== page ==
• Jason says:

    I own an auto repair shop. While what you mention can be true, you are not looking at the entire picture. NAPA, Advanced, etc.. will scan your car free of charge and give you a “LIST OF ITEMS THAT COULD CAUSE” that code. They did not diagnose, test & know with 100% confidence after installing this part your car WILL be fixed.

    We have over $25,000 in OE scan tools. What happens when it isn’t your gas cap? Is it unfair to say the shop you took your vehicle to deserves to spend 1 or 2 hours of work to figure out the problem, and do so free of charge; all while having to pay $25k in equipment to be able to diagnose & repair your vehicle?

    Most mechanics have $10k to $20k in tools IN EACH toolbox. Should our mechanics work for $10 dollars a hour and still have to pay huge amounts of their paycheck for regular tools to fix your car?

    This article has upset me. Most people doesn’t understand how expensive it is JUST TO HAVE THE TECHNOLOGY AND EQUIPMENT required to fix your car. I can’t even tell you how many times somebody has came from Advanced Auto, etc.. with new parts they want installed. After it is installed they have the same problem and they are upset. Advanced doesn’t diagnose. They SELL PARTS. A Code p0301 – cylinder #1 misfire read from a scanner isn’t proof you need a tune-up. A P0440 isn’t proof you need a gas cap. Putting a flow meter on the EVAP system and seeing a 0 leak IS PROOF. But with proof comes expenses.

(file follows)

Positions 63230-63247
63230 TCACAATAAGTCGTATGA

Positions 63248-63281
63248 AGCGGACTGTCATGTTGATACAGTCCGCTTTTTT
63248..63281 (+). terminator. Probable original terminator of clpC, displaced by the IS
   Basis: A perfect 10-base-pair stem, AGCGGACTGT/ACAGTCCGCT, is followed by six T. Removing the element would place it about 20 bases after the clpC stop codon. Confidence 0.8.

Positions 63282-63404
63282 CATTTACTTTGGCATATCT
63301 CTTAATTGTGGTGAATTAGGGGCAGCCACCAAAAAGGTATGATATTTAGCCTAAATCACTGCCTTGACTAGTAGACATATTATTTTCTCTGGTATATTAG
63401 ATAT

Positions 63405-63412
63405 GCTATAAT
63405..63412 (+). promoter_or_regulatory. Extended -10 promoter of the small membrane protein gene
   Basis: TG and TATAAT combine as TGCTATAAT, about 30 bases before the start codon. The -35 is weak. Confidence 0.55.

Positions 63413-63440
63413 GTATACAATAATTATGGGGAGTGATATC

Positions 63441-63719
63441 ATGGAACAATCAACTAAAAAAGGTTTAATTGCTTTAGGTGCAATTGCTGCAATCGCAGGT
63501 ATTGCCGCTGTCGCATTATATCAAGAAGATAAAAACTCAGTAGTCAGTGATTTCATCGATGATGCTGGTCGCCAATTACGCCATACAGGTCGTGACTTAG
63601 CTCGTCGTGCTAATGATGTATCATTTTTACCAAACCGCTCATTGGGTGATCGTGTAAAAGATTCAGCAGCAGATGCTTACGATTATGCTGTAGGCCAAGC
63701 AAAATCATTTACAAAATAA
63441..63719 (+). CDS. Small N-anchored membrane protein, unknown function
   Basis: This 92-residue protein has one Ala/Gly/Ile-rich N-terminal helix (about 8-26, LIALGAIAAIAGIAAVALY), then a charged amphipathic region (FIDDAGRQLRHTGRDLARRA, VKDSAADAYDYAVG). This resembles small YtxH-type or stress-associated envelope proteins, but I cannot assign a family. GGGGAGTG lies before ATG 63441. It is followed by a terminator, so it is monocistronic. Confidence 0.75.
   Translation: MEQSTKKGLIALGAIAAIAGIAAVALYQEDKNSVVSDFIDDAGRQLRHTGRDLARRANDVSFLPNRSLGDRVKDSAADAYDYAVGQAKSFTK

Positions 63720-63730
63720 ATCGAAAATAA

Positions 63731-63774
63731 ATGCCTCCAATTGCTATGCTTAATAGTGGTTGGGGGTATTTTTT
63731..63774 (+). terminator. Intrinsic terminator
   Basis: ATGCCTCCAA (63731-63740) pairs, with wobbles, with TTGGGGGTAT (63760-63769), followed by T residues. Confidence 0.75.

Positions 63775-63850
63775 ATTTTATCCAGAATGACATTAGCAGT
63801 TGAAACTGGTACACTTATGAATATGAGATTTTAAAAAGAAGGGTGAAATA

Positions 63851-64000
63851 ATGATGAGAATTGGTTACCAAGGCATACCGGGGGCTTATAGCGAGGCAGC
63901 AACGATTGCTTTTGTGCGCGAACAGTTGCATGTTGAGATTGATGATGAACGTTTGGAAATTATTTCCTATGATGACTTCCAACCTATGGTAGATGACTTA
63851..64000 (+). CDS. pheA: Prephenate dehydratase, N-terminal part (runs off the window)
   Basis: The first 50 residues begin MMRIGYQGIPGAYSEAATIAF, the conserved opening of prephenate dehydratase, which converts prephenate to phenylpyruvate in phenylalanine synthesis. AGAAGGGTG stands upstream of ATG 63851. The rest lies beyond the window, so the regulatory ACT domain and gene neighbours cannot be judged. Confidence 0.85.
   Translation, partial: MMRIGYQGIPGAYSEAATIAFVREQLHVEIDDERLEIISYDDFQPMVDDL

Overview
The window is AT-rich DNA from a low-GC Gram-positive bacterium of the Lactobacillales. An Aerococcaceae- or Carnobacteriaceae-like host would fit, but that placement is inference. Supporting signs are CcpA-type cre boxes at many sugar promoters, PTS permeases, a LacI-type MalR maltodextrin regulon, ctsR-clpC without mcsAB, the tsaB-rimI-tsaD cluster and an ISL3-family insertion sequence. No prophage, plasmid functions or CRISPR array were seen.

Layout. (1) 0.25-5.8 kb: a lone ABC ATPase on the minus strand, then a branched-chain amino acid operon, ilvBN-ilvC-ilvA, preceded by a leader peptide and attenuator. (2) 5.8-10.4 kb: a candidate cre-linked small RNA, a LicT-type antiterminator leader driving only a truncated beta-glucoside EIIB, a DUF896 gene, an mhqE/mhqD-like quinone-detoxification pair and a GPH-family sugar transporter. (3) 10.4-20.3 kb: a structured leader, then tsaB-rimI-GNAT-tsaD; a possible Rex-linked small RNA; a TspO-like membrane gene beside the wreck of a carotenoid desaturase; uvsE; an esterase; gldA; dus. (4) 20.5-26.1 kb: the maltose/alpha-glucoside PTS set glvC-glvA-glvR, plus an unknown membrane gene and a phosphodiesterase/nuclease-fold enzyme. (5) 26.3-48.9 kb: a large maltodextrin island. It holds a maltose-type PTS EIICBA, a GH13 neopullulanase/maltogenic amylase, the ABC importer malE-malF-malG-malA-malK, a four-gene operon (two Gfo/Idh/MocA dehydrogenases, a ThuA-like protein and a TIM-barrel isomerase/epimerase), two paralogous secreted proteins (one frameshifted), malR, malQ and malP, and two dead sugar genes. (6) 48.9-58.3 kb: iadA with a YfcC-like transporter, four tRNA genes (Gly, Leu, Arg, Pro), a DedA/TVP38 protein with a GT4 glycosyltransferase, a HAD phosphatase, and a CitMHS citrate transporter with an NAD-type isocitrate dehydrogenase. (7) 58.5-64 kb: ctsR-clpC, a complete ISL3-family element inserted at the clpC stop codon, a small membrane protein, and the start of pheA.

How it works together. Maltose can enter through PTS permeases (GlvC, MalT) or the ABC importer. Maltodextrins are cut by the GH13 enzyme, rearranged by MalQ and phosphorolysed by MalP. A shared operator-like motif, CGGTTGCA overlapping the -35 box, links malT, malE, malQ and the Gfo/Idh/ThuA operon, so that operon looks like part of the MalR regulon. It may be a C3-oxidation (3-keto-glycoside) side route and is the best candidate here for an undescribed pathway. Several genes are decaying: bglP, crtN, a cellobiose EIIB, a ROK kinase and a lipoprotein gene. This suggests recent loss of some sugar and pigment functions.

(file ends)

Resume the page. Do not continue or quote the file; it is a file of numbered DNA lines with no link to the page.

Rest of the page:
• Michael says:

    I have 2005 Dodge Neon SXT and I figured out how to reset the checking engine light after you have fixed the problem. You can not pull the neg battery post off and do,but if you pull the fuel pump fuse that is located under the hood it will reset it

  • Kim says:

    Have a 2005 Saturn L300. Check engine light on forever. Had the diagnostic thing done at auto zone. Mechanic fixed something. Still on. But there is not a clear list from the diagnostic test. A list of 6 items. Just a bunch. How do i know where to start? Is there a place where i can find out exactly what is wrong. At 2 separate occasions i would be driving for awhile. Then stop at s light of something and at the start again my car would “buck” when the car seemed to shift. Any ideas?

  • Brandon says:

    Ive been a tech for years… Im one of the “honest” ones… I don’t think anyone knows or understands how a lot of us flat rate techs get paid… Say a job comes in a truck needs cam phasers, a common repair on a 5.4L truck… The job pays 3.5 hours… If this job takes me 8 hours I get paid for 3.5 hours… A auto part store diag is a joke! The author dident take into account that auto part stores have these scan tools to sell auto parts.. So what they do is get the code type it into their computer and say “oh you need *this part*” ive seen it done.. I worked at a part store. Vehicles are getting more and more complicated every model year.. Say you spent 150 dollars on a fuel pump and had a buddy come over you paid for his time and you go to turn the key on your truck and it still doesent start… What then? Take it to the dealer and find out your relay failed.. a 6 dollar part. The diagnosis fee pays for my time and training, which, ive spent my entire career training and taking time away from my family. Don’t get me wrong there are shady mechanics… But this fee is what gets me through the bad weeks.. Especially in winter when things are slow. Not to mention that more often then not it takes longer to complete a pinpoint test then the charge is.. Id like to invite the author of this text to be a flat rate mechanic and talk bad about diag fees… I believe he’ll see things different.. Go get some wrenches get out from behind your desk and bust your knuckles then talk….